Totes III warned potential equal protection plaintiffs that they needed specific evidence of congressional intent to discriminate in order to get past a motion to dismiss under Twombly. The CIT in Rack Room Shoes found one offered piece of evidence conclusory and the other insufficient. More important than the CITs characterization of the evidence offered though is the attitude which the court took with these claims. The CIT, following Totes III, based its holding on an assumption that Congress chooses distinctions in the HTSUS based upon concerns such as reciprocal trade negotiations, which are influenced by numerous factors like the negotiating country, product, and domestic industry. Both courts were unwilling to displace these presumed motivating factors with the intent to discriminate without more compelling evidence.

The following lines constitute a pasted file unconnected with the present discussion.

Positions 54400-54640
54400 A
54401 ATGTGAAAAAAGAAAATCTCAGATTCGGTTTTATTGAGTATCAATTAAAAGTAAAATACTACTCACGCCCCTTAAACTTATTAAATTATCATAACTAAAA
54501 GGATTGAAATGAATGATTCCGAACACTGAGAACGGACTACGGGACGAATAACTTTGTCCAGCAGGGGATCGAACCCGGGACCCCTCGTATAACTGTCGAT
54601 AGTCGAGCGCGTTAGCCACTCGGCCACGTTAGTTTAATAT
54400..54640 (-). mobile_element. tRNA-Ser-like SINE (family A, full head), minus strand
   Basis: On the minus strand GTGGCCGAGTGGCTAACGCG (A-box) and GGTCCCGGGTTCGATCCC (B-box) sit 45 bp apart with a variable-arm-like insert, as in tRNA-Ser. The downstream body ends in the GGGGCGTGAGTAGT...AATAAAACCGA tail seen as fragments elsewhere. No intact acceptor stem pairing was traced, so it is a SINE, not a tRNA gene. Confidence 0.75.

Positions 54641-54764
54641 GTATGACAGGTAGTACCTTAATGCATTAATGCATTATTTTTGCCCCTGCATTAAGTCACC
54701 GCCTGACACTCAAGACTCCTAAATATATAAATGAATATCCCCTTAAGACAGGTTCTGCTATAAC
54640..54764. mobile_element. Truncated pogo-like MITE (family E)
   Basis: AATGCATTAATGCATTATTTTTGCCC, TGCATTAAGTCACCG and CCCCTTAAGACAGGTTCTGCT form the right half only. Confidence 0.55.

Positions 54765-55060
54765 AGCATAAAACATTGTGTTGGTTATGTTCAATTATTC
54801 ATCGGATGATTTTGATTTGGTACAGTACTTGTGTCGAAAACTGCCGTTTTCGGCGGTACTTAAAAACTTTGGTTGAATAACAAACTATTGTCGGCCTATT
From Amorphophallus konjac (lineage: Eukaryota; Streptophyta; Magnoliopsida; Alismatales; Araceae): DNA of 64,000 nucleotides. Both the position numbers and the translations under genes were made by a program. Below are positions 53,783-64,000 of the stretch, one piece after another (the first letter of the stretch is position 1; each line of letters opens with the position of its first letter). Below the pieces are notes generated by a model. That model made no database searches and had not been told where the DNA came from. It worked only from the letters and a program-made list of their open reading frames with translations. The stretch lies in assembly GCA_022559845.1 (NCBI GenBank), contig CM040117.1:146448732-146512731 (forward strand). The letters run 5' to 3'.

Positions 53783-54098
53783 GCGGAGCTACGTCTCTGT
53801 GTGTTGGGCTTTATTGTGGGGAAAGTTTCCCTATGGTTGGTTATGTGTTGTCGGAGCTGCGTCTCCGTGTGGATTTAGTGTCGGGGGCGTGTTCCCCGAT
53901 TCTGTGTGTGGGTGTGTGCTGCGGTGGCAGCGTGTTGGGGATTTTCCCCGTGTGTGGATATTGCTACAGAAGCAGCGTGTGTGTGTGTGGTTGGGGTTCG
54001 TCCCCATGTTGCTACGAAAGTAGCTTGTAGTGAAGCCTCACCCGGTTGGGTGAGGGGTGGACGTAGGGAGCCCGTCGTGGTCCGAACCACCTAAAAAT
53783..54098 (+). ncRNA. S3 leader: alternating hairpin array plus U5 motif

The plaintiffs filed a request for reconsideration and, if necessary, are likely to appeal.
Claire Kelly, Co-Chair of the International Economic Law Interest Group, is Professor of Law and Co-Director, Dennis J. Block Center for the Study of International Business Law at Brooklyn Law School.